Eucharisticum Mysterium 62-66: More on Exposition

Would you believe we’ve already arrived at the penultimate post on Eucharisticum Mysterium? Let’s delve into five sections that outline some principles for exposition of the Blessed Sacrament:

62. For brief exposition, the ciborium or monstrance should be placed on the altar table; for a longer exposition a throne can be used and set in a prominent, but not too elevated or distant position.

Note the importance given to avoiding a great elevation or distance when setting up for a “longer exposition.”

During the exposition everything should be so arranged that the faithful can devote themselves attentively in prayer to Christ the Lord.

To foster intimate prayer, readings from sacred Scripture, together with a homily or brief inspirational words lead to a better understanding of the eucharistic mystery, are permitted. It is proper for the people to respond to the word of God with singing. There should also be suitable intervals of silence. At the end of the exposition, benediction is given.

This prescription for readings, homily, and even music is a bit of a surprise for many Catholics.

When the vernacular is used, another eucharistic hymn, at the discretion of the conference of bishops, may be substituted for the Tantum ergo as the hymn to be sung before the benediction.

Tantum Ergo is traditional, but not the only possibility here.

63. In churches where the eucharist is regularly reserved, there may be an annual, solemn exposition of the blessed sacrament for an extended period of time, even if not strictly continuous, so that the local community may meditate on this mystery more deeply and adore.

Exposition of this kind may take place only if the participation of a reasonable number of the faithful is ensured, the local Ordinary consents, and the established norms are followed.

This seems to have been something of a struggle for our parish. Monthly adoration has pretty much swamped our older efforts during Lent. The new pastor questioned the practice as we evaluated our Lenten offerings, and we’ve made the determination to suspend Tuesday adoration during Lent in 2008.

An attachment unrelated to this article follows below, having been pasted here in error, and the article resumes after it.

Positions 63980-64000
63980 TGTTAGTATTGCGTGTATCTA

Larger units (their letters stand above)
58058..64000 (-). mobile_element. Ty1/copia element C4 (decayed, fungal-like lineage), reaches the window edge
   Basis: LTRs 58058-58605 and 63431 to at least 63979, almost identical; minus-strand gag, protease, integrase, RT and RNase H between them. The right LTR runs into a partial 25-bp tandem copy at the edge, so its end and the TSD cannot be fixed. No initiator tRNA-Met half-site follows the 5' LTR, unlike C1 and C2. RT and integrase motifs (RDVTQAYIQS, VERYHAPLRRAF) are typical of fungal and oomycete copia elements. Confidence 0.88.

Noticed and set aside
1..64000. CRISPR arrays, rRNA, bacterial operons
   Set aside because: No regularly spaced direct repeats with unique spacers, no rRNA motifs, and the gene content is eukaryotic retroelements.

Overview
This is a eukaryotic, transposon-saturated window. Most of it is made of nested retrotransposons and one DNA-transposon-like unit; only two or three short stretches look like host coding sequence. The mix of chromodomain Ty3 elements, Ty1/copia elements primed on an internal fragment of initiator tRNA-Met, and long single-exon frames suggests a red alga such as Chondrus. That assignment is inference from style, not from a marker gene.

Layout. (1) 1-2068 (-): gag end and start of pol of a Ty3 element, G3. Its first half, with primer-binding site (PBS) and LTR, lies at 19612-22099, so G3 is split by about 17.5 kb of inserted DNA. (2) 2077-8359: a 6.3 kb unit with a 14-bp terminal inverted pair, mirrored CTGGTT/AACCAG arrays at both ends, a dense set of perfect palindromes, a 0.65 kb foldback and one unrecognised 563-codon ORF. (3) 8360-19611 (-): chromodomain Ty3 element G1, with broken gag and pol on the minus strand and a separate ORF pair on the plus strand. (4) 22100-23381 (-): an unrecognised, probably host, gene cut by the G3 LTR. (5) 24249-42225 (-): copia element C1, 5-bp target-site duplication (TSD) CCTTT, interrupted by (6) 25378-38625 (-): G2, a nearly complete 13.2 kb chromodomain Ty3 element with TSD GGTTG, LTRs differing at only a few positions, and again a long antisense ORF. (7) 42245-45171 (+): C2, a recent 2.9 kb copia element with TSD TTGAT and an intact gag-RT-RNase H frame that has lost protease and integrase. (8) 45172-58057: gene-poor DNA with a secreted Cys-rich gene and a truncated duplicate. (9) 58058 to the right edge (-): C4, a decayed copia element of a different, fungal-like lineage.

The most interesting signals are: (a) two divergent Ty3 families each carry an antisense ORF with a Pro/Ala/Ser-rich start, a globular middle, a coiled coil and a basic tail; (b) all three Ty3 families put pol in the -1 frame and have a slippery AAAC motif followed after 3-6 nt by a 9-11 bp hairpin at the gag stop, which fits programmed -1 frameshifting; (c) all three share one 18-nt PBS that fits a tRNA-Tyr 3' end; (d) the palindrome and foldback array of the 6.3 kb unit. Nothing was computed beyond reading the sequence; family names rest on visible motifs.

64. For any serious and general need, the local Ordinary may order prayer before the blessed sacrament exposed over a longer period (which may be strictly continuous) in those churches to which the faithful come in large numbers.

The bishop may … what was that? … order Eucharistic adoration.

65. Where there cannot be uninterrupted exposition, because there is not a sufficient number of worshipers, it is permissible to replace the blessed sacrament in the tabernacle at fixed hours that are announced ahead of time. But this may not be done more than twice a day, for example, at midday and at night.

This reposition can be simple without singing: the priest vested in surplice and stole, after a brief adoration of the blessed sacrament, places it in the tabernacle. At a set time, the exposition is resumed in a similar way, following which the priest, after a brief period of adoration, leaves.

Ever practical, Rome gives us a contingency plan.

66. Even short exposition of the blessed sacrament, conducted in accord with the norms of the law, must be so arranged that before the benediction reasonable time is provided for readings of the word of God, hymns, prayers, and silent prayer, as circumstances permit.

Local Ordinaries will make certain that these expositions of the blessed sacrament are always and everywhere marked with proper reverence.

Exposition merely for the purpose of giving benediction after Mass is prohibited.

My Illinois pastor almost twenty years ago used to provide for these shorter periods of exposition for kids from religious ed and the parish school. It was my introduction to this practice. I’m of the opinion it was also a good thing for the kids to experience. Eucharistic exposition is not every Catholic’s cup of tea, but it is a vital part of our devotional life.

For parishes that do have exposition, is the experience varied? Do you provide for the attendance of children and parish groups? Do you utilize the suggestions above for longer periods of exposition? Do you ever use readings and music? Any other comments?

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About catholicsensibility

Todd and his family live in Ames, Iowa. He serves a Catholic parish of both Iowa State students and town residents.
This entry was posted in Eucharisticum Mysterium, Liturgy, post-conciliar liturgy documents. Bookmark the permalink.

One Response to Eucharisticum Mysterium 62-66: More on Exposition

  1. Pingback: HCWEOM 86-89: Exposition, Lengthy and Brief « Catholic Sensibility

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